Do you still need a Facebook account today?

For years, Facebook has been criticized on and off, and its active user base has been declining in Germany. The hype from earlier times no longer exists. But do people still need a Facebook account today?

According to Facebook, around 32 million people in Germany have an account with the social network. That makes it the most widespread social media platform in this country after WhatsApp, which also belongs to the company. But fake news and data protection scandals have shaken the confidence of many users in the platform.

In addition, other networks such as Instagram, also a Facebook subsidiary, or Tiktok are now more fascinating for young users. The Facebook user base is getting older and older. Active use is also declining, and many users rarely log on to the platform, according to media trainer Teja Adams.

Is Facebook still worth it today?

Why should people still log on to Facebook today, though? If it were up to the company itself, people would of course absolutely need an account to be connected with family and friends, says media journalist Daniel Fiene. “However, for most users Facebook doesn’t even have this task anymore.”

Most people now post elsewhere, whether in the family WhatsApp group or on Instagram, he said. Nevertheless, Facebook is still interesting, he said: “Many users use the platform as a contact management tool and to find out about events.”

In this respect, the network benefits from its large user base in Germany, which Teja Adams says is Facebook’s biggest advantage over other networks. The platform is aimed at practically all groups of users. For Adams, that’s why “Facebook is still the network where you have the greatest chance of meeting friends and acquaintances.”

Groups are Facebook’s strength

Another reason that speaks in favor of Facebook is the many possibilities that the platform offers, says Adams. “Compared to other networks, Facebook offers the largest range of functions. Users can chat, post on the wall, or join groups and communicate, for example.”

A classic and much-used area, he says, is events. Here, private individuals and organizations can create events, signal participation or interest in an event. “Users can see which of their friends are attending and exchange information about the event,” says Adams.

In addition, he said, groups in particular remain very interesting. “For every topic, no matter how specific, you can find the right group on Facebook,” Adams said. The groups also demonstrate another strength of Facebook, he said, namely the high level of local differentiation. “It’s not only possible to find groups related to your own interests, but also still in your own local area.”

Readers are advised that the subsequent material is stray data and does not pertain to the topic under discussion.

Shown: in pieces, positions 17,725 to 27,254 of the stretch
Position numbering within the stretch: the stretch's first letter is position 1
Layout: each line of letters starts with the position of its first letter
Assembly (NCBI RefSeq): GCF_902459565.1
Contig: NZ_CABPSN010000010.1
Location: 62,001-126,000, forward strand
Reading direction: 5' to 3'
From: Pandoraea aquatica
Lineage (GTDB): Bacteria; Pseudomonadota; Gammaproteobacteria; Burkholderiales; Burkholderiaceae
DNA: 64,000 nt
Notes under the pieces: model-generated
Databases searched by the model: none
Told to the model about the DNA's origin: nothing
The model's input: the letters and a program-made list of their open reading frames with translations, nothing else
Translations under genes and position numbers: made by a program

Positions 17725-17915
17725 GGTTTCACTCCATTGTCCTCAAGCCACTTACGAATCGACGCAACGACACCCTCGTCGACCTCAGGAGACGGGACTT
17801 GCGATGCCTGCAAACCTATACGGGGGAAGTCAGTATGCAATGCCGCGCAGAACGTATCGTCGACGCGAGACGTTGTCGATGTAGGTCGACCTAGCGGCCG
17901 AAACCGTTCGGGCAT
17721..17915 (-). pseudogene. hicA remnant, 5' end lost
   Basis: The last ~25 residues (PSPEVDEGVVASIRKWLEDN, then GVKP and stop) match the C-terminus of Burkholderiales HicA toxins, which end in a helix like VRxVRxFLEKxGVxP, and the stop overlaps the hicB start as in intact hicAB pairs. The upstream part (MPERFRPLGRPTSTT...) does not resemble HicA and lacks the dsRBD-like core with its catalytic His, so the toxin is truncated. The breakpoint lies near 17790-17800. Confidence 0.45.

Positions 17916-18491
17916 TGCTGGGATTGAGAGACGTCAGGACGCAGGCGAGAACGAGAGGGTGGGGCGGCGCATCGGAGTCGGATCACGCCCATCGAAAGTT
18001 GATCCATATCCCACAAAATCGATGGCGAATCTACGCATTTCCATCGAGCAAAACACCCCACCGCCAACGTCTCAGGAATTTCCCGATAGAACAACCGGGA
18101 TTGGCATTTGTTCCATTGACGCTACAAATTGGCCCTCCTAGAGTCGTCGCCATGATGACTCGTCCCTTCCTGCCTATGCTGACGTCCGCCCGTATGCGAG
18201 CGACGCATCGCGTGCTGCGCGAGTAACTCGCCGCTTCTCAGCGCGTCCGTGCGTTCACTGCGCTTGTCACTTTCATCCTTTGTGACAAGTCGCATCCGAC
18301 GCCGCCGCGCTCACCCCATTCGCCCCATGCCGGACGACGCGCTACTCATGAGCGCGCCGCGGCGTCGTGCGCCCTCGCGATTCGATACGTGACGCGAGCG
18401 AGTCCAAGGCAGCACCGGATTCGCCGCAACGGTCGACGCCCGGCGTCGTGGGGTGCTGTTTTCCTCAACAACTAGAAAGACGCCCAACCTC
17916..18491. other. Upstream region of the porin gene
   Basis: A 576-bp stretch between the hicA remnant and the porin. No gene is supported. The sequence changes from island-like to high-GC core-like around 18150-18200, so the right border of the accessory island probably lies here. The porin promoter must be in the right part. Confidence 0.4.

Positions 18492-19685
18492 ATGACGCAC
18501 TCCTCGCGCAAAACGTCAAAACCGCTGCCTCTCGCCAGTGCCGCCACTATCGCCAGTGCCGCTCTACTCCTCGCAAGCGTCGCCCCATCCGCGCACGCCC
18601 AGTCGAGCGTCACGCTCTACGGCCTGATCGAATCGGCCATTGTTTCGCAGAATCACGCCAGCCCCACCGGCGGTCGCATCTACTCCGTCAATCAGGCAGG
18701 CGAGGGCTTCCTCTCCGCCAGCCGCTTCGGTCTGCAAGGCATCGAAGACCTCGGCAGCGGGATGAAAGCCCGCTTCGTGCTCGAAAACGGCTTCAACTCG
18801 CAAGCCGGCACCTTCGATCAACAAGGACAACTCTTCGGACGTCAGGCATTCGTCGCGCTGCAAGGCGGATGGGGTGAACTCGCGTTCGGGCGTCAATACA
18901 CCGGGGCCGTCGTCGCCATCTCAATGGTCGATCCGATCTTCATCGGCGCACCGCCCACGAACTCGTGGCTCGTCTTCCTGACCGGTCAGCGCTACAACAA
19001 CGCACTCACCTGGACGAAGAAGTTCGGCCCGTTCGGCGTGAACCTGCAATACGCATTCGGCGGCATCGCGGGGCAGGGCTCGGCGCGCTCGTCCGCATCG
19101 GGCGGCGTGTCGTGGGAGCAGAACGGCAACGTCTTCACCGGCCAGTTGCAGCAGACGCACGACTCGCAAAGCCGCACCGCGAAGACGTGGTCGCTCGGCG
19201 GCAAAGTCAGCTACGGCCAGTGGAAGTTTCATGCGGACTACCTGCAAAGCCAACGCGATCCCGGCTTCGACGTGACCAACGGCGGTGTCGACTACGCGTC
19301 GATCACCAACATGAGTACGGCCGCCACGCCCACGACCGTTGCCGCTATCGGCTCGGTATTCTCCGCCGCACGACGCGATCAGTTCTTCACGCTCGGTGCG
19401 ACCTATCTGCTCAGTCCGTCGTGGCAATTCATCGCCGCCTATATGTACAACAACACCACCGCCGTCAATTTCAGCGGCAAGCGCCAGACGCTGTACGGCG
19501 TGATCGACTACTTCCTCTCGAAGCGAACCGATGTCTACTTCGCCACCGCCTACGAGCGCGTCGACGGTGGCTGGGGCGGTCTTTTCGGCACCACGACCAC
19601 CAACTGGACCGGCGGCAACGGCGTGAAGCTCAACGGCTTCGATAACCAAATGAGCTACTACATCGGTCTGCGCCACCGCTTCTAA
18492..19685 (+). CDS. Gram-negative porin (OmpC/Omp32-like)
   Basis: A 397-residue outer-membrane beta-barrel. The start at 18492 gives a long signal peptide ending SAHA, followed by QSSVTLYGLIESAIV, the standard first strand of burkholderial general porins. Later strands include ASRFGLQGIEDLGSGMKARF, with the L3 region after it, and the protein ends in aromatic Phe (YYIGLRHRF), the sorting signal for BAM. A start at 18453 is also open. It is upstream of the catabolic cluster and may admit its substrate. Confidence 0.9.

The problems of the network

In recent years, Facebook has also added more and more basic functions to the platform, such as gaming, live videos, and the Marketplace. The latter functions similarly to Ebay classifieds. Overall, he said, there are a variety of different functions with which Facebook is trying to appeal to different target groups. “But there is no longer any function that assures Facebook an absolutely unique selling proposition, or that is totally through the roof,” Adams limits.

Problems are also evident in other areas. Some central functions, such as the newsfeed, no longer work well, Adams says. The actual heart of Facebook is overloaded, he says, and posts from friends are often overlaid by other contributions. The newsfeed is therefore no longer attractive for many people.

“Facebook won’t die so quickly, though,” Adams is certain. The network is simply too big worldwide and too deeply anchored in everyday life and work processes, he says. Adams also believes that the user base will remain stable. Even if younger new users do not join, there are still potential new user groups among older people.

And Facebook is also trying to gain a foothold in the trending audio space. Announced, for example, are Soundbites, a new format for short, creative audio content, as well as live audio rooms.

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Moving away from dark user experience

In the past, however, the network has also been repeatedly criticized for opaque default settings and misleading design in user guidance. “Facebook’s design should empower users more to make good decisions,” says Matthias C. Kettemann of the Leibniz Institute for Media Research in Hamburg.

Media researcher Kettemann is particularly critical of so-called dark patterns. This is the name given to user guidance that is intended to tempt users to disclose private data or to spend more time on the platform than they would actually like.

In recent years, however, the platform has also made improvements due to legal initiatives such as the General Data Protection Regulation (GDPR). “While privacy settings on Facebook used to be low to begin with, they are now set higher by default,” Kettemann says.